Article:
ETN Buzz

By Gireesh Shrimali

India is one of the few countries with a Nationally Determined Commitment (NDC) that is consistent with the 2-degree C emission goal set under the 2015 Paris agreement (Climate Action Tracker 2019). Some of the major milestones under India's NDC are the country's renewable energy (RE) targets of 175GW by 2020 and RE as 40 percent of installed power generation capacity by 2030 (Varadhan 2019).

However, RE generation is typically not only variable and intermittent but also inflexible in nature. Given the high reliance of the Indian power grid on coal-based generation, which has limited-flexibility, and the lack of inherently flexible gas-based generation, higher renewable penetration under India's NDC will likely result in the requirement of various flexible technologies (Udetanshu, et al. 2019).

One such technology that is gaining momentum globally is battery energy storage systems (BESS), specifically, lithium-ion batteries. This is mainly due to the rising demand for battery-powered electric vehicles, complemented by an increase in the adoption of battery technology for grid services for the power sector (Stubbe 2018). According to an estimate, the global demand for energy storage is projected to rise to 2,850 GWh by 2040, with India emerging as the third-largest market (Bloomberg New Energy Finance 2019).

This warrants us to identify and understand effective policy drivers that support underlying business models used for the deployment of BESS in providing grid services. To do so, we focus on the state of California and Hawaii in the United States, given that they were early adopters of BESS.

These states have used multiple policy initiatives, such as BESS deployment targets, renewable energy targets, financial incentives, along with various market mechanisms that allow the provision of grid services to drive BESS deployment.

We begin by identifying and assessing various energy storage projects that have been recently deployed or contracted in these two states and then classify them into standard business models, based on project economics parameters such as ownership type, financing, revenue certainty, revenue streams, etc. We find that there are predominantly three main business models in both of these states – Front-of-the-Meter model/co-located Front-of-the-Meter (FTM/co-located FTM), Behind-the-Meter (BTM), and Aggregated Behind-the-Meter (Aggregated BTM).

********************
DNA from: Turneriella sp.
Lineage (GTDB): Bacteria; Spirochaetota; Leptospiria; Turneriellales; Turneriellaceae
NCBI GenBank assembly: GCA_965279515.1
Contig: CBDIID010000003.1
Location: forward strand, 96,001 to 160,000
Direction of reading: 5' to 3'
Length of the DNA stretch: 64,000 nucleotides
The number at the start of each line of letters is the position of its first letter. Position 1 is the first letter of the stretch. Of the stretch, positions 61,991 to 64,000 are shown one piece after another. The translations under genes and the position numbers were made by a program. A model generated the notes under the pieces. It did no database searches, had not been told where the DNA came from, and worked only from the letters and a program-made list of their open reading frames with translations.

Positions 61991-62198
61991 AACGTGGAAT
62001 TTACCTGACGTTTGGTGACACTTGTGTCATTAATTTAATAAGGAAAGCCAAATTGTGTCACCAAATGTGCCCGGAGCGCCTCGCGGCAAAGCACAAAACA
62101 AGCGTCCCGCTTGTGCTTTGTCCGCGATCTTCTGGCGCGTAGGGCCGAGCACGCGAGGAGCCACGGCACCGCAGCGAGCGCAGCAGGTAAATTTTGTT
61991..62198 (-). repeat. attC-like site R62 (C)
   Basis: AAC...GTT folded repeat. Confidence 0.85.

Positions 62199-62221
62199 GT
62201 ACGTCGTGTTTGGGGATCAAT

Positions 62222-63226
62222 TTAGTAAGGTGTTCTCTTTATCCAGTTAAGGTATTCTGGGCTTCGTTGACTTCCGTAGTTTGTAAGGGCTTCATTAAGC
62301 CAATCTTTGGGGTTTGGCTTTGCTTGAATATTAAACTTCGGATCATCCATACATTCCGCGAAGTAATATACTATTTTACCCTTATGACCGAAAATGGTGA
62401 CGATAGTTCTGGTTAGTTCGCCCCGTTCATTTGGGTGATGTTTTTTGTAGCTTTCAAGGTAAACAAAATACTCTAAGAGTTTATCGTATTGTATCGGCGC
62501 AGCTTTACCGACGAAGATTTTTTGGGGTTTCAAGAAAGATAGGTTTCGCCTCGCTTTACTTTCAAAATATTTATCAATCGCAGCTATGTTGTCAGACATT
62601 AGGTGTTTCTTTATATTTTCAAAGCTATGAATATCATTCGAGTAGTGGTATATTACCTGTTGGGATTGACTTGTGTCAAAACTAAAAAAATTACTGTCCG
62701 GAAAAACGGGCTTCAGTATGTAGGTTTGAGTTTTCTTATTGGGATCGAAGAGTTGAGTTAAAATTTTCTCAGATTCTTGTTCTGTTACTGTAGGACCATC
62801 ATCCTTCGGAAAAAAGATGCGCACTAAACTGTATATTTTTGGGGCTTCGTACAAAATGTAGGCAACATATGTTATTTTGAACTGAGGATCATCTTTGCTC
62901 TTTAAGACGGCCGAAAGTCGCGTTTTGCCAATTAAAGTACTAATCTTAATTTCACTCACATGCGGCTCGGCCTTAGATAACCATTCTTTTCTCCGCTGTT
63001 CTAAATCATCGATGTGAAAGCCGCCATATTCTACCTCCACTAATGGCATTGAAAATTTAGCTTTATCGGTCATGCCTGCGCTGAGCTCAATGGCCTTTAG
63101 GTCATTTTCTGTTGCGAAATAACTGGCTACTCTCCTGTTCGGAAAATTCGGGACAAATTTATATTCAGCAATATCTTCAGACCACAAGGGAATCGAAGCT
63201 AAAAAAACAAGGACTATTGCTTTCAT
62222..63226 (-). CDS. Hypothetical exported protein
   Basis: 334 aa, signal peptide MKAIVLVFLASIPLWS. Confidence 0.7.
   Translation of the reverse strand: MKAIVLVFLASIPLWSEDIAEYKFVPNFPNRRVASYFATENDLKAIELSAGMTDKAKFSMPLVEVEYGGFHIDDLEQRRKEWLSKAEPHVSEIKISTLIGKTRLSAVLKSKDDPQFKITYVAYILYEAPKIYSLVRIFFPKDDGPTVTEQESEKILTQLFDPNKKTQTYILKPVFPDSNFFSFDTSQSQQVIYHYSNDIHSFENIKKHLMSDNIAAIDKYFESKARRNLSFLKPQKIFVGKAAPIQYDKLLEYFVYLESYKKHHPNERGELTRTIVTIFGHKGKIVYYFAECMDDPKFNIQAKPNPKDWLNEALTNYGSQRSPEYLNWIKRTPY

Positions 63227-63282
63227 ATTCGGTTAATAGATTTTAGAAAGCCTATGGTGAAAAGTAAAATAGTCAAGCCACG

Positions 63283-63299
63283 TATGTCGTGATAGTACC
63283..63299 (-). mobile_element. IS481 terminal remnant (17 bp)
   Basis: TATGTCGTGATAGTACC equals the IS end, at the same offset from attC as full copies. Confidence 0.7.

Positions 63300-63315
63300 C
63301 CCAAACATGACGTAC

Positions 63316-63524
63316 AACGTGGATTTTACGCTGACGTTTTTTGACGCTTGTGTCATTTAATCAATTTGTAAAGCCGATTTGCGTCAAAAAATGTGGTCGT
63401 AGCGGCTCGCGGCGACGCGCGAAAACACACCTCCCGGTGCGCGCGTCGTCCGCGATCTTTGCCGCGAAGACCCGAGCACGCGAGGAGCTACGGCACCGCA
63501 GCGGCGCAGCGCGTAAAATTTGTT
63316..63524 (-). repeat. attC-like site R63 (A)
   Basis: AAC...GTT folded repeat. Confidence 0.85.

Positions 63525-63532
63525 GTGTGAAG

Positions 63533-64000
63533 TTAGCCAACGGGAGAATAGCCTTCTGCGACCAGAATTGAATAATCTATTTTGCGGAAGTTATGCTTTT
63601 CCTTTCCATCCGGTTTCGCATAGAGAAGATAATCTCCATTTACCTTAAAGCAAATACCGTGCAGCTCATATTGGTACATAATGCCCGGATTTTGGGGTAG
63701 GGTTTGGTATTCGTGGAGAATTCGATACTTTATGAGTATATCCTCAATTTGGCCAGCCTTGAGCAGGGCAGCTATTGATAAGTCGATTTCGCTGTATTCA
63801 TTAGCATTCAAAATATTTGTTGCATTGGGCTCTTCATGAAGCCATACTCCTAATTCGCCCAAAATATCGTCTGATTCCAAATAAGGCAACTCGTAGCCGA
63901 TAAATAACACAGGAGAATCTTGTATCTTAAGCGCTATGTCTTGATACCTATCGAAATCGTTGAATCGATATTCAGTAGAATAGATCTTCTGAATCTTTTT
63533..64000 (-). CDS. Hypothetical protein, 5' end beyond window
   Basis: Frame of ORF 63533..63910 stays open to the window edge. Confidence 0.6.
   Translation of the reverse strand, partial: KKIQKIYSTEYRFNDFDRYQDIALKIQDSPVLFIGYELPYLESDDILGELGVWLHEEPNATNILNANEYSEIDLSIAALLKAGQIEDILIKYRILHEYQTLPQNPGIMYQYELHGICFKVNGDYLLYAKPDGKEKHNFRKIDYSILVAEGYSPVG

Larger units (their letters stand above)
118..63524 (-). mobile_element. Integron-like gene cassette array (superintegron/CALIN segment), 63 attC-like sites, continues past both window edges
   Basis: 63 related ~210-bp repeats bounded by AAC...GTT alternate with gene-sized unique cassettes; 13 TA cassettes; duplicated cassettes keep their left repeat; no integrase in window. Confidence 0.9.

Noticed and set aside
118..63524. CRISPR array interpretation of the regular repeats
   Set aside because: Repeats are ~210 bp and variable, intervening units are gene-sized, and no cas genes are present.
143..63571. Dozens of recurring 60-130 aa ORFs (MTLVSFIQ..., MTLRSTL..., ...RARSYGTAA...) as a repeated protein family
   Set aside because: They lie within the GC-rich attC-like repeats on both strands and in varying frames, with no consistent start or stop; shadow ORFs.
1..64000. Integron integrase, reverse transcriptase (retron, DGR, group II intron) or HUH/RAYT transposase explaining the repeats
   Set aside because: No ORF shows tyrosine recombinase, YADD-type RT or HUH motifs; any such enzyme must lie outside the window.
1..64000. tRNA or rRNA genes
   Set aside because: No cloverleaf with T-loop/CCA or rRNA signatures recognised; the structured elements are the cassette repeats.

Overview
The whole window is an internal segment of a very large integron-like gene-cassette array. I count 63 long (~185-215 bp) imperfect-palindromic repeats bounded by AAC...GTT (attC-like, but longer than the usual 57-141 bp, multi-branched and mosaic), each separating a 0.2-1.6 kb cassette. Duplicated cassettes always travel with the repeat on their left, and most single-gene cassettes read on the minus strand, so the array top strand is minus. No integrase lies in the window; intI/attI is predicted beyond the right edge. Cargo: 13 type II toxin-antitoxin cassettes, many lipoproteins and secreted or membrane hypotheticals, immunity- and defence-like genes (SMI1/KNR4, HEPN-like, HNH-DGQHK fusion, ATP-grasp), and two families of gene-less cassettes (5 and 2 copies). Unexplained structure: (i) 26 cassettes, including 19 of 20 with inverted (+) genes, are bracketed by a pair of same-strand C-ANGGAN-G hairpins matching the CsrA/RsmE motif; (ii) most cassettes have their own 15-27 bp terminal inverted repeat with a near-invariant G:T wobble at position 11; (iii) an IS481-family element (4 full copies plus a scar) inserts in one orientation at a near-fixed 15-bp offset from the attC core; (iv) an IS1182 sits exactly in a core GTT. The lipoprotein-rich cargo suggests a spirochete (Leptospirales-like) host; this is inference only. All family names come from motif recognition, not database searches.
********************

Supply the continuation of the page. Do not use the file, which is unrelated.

The FTM/co-located FTM model involves grid-scale installations that are either contracted or directly owned by utilities. The BTM model comprises of BTM installations that are mostly leased by an energy storage service provider to residential or commercial and industrial customers while providing them with services such as energy bill management. The aggregated BTM model involves an aggregator, who is usually the BTM provider, also providing contracted grid services to a utility.

We then develop a barrier-solution framework, based on an extensive review of literature on known barriers to energy storage deployment, and through semi-structured interviews with industry stakeholders. This framework not only delineates the barriers faced by business models for energy storage but also posits a minimum set of barriers that need to be addressed for the successful deployment and scaling of these models. The framework classifies these barriers under three categories: the absence of significant market (i.e. lack of demand), lack of favorable project economics (e.g., lack of adequate returns to investors), and administrative (e.g., for interconnection) hurdles to project feasibility.

Our barrier-solution framework is then verified by assessing the barriers overcome by the drivers of various projects and their respective business models in both the states. We also verify that, for a business model to be successful, at least one barrier from the barrier categories associated with market demand and project economics must be addressed along with all the barriers related to administrative (e.g., interconnection) issues. Building and verifying this framework, therefore, gives us insights into various barriers faced by different business models, and how policies can be effective in addressing them.